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I'm trying to show that the trace of the product of the following three Gamma (Dirac) matrices is zero, i.e. $$\text{tr}(\gamma_{\mu} \gamma_{\nu} \gamma_{5})=0 \text{.}$$ I attempted to use the fact that the trace operator is invariant under cyclic permutations and linear, and that $$\gamma_{\mu} \gamma_{5}= -\gamma_{5} \gamma_{\mu}, \text{ } (\gamma_{5})^{2}= I_4 \text{ (4 $\times$ 4 identity matrix)} \text{,}$$ where $\gamma_{5} \equiv i\gamma_{0} \gamma_{1} \gamma_{2} \gamma_{3}$. But whenever I do that, it seems that I keep going in circles. Any idea on how I should proceed?

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Start noticing that ${(\gamma^{\alpha})}^2 =1\cdot g^{\alpha \alpha}$ and that $$ \textrm{tr} (\gamma^{\mu}\gamma^{\nu}\gamma^5)= \textrm{tr}\left(\frac{1}{g^{\alpha \alpha}}{(\gamma^{\alpha})}^2\gamma^{\mu}\gamma^{\nu}\gamma^5\right)=\frac{1}{g^{\alpha \alpha}}\textrm{tr} (\gamma^{\alpha}\gamma^{\alpha}\gamma^{\mu}\gamma^{\nu}\gamma^5). $$ Now choose $\alpha\neq \mu,\nu$ and commute the second $\gamma^{\alpha}$ three times until the end, to obtain three minus signs as $$ \textrm{tr} (\gamma^{\mu}\gamma^{\nu}\gamma^5)= \frac{1}{g^{\alpha \alpha}}\textrm{tr} (\gamma^{\alpha}\gamma^{\alpha}\gamma^{\mu}\gamma^{\nu}\gamma^5) =- \frac{1}{g^{\alpha \alpha}}\textrm{tr} (\gamma^{\alpha}\gamma^{\mu}\gamma^{\nu}\gamma^5\gamma^{\alpha}). $$ Use at this point the ciclicity of the trace bringing back the last $\gamma^{\alpha}$ to the beginning, which together with the coefficient in the denominator gives rise to the identity leaving back only the additional minus sign in front, which proves that the equation is satisfied only if both members vanish.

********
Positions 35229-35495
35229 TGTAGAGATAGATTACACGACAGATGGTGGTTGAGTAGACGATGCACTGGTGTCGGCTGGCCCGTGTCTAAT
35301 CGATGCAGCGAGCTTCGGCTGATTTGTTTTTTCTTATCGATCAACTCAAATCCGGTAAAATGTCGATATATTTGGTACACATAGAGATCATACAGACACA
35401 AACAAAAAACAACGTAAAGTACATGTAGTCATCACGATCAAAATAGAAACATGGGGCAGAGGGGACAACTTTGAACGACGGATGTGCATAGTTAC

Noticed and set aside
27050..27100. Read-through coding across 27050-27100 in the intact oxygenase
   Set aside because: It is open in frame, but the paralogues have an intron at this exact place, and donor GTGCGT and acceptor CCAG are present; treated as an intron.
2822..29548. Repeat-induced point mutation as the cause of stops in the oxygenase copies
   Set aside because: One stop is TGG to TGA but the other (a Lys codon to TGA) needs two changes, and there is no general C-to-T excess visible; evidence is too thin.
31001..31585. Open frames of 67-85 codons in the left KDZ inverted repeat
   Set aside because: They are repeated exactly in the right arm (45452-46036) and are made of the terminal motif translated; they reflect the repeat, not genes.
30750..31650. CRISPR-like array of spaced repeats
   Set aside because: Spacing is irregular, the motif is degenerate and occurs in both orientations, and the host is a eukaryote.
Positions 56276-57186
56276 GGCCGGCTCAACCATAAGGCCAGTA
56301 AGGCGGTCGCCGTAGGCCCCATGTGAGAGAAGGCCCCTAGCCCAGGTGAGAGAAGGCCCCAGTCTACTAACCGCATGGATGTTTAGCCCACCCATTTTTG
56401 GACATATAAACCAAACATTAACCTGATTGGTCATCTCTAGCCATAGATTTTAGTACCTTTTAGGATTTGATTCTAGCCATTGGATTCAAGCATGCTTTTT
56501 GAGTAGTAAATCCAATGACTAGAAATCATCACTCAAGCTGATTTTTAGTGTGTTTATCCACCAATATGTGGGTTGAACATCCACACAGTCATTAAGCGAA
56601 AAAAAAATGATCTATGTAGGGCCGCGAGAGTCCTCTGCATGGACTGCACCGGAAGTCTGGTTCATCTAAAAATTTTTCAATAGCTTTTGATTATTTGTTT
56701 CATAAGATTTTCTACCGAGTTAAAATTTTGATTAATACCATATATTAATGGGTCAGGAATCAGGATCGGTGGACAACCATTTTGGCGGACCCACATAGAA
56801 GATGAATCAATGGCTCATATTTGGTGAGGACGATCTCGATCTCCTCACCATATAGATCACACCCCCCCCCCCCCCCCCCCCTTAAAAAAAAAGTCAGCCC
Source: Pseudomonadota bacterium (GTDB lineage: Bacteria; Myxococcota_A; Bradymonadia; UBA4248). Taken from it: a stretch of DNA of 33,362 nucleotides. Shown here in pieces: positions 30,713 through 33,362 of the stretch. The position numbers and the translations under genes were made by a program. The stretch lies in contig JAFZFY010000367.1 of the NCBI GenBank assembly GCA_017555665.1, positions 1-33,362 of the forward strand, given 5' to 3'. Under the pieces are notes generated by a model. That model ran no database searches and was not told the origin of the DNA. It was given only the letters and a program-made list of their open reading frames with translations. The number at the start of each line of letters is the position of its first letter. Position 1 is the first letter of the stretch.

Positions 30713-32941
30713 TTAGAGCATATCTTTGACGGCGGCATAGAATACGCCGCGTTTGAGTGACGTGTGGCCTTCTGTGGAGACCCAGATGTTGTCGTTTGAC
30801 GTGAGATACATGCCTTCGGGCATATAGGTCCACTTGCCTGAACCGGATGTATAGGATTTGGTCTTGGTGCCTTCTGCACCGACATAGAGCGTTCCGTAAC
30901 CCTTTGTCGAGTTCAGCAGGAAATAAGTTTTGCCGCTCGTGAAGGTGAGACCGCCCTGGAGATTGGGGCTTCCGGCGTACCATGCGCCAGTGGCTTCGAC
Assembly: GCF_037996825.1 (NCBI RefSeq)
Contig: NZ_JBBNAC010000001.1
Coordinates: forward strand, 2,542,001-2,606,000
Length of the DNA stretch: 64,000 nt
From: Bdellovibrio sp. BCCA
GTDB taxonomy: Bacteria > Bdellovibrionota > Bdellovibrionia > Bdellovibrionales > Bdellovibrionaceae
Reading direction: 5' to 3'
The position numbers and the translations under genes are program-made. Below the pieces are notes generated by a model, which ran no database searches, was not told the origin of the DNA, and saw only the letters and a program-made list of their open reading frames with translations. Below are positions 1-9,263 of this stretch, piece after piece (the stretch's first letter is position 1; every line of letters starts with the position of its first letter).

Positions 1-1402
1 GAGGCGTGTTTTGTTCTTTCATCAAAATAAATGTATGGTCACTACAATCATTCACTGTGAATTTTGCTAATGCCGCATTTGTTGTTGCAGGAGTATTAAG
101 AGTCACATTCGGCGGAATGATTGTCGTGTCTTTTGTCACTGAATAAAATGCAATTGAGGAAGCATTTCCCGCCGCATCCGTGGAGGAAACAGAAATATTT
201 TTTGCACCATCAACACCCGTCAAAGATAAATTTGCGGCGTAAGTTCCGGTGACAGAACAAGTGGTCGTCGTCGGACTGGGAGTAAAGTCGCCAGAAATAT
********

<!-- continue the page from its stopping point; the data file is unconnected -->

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  • $\begingroup$ But isn't $(\gamma^{\alpha})^2 = -1$ for $5 \neq \alpha >0$? $\endgroup$ – Libertron Sep 27 '15 at 22:36
  • $\begingroup$ Yes, but so is $g^{\alpha \alpha}$; all together they give the identity divided by each other (that's why I kept track of that coefficient in the formula). $\endgroup$ – gented Sep 28 '15 at 3:55
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Substitute two values for $\mu$ and $\nu$.

If $\mu=\nu$, then using $(\gamma^\mu)^2 =\pm1$ and $tr(\gamma ^5) =0$ you have finished.

If $\mu \neq\nu$, then use $tr(\gamma ^\mu\gamma ^\nu) =0$ with the two remaining $\gamma$ .

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